Baseline EDSS proportions in MS clinical trials affect the overall outcome and power: A cautionary note

Guoqiao Wang, Gary R. Cutter, Stacey S. Cofield, Fred Lublin, Jerry S. Wolinsky, Tarah Gustafson, Stephen Krieger, Amber Salter

Research output: Contribution to journalArticlepeer-review

6 Scopus citations


Background: In randomized clinical trials, when treatments do not work equally effectively across stratifications of participants, observed event rates may differ from those hypothesized leading to deviations in estimated power. Objectives: To investigate the effect of distributions of baseline Expanded Disability Status Scale (EDSS) proportions in relapsing-remitting multiple sclerosis (RRMS) on the trial outcome, confirmed disability progression rate (CDPR), and power. Methods: We reported CDPRs in the CombiRx trial by baseline EDSS and by groups (1st (0, 1), 2nd (1.5, 2), 3rd (2.5, 3), and 4th (≥3/43.5)) and investigated the effect of different combinations of baseline EDSS proportions on the trial outcome and power. Results: There were 244 (25.4%) participants in the 1st group, 368 (38.4%) in the 2nd group, 223 (23.3%) in the 3rd group, and 124 (12.9%) in the 4th group with CDPRs of 40.1%, 13.9%, 11.2%, and 16.9%, respectively. Both CDPR and power increased when the proportion of the 1st group increased in hypothetical trials with equal sample sizes in each arm, and a 10% increase in the 1st group led to a 5% increase in power. Conclusion: Various baseline EDSS proportions yielded different CDPRs and power, suggesting caution in interpretation of treatment effects across trials that enrolled participants with different proportions of baseline EDSS.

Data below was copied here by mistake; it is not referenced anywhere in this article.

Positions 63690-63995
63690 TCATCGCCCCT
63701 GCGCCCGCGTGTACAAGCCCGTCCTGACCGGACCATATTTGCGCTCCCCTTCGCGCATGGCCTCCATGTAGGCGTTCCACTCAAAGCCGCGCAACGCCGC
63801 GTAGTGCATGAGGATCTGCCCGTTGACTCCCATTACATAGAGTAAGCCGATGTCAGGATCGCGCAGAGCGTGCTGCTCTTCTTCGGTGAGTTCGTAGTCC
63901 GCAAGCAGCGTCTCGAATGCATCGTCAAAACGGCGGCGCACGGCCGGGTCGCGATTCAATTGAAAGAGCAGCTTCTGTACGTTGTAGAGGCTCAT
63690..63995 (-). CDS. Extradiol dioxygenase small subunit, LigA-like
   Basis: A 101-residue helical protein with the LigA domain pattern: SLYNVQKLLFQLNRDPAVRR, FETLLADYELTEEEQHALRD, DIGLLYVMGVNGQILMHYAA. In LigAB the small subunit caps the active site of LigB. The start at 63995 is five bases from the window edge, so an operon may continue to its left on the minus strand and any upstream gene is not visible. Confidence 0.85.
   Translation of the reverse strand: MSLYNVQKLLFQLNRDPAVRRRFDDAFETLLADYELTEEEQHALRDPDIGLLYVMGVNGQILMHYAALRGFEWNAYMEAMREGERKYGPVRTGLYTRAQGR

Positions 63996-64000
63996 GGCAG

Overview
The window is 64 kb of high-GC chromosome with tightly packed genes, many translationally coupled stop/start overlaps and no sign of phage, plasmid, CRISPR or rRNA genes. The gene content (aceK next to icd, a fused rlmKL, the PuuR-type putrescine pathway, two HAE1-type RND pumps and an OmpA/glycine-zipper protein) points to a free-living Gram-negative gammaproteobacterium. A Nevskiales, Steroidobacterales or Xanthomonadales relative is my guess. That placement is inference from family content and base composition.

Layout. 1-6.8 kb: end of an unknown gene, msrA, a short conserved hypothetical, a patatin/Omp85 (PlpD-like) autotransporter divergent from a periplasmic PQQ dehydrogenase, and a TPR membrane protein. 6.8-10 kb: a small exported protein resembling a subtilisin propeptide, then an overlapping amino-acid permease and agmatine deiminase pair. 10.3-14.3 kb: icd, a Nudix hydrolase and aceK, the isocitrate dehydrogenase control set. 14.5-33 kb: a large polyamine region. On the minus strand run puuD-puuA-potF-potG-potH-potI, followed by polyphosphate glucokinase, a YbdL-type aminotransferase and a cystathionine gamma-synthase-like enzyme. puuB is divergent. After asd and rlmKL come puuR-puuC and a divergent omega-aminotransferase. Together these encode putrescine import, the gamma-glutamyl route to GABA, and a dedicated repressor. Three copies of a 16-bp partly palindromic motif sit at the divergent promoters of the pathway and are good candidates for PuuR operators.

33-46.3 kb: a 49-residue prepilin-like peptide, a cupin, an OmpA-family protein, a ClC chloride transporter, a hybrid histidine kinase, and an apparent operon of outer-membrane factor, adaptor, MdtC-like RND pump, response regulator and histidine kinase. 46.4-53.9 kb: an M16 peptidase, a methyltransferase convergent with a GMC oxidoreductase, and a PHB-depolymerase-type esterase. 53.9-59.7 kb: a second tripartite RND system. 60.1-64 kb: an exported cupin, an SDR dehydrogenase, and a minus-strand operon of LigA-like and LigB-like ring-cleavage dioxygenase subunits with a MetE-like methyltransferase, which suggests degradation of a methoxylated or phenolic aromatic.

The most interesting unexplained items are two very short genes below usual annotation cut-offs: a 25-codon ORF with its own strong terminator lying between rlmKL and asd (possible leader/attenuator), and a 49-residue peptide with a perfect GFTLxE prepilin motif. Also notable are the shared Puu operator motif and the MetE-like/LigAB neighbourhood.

Original languageEnglish
Pages (from-to)982-987
Number of pages6
JournalMultiple Sclerosis
Issue number7
StatePublished - Jun 1 2017


  • Expanded Disability Status Scale
  • Multiple sclerosis
  • confirmed disability progression rate
  • relapsing-remitting multiple sclerosis


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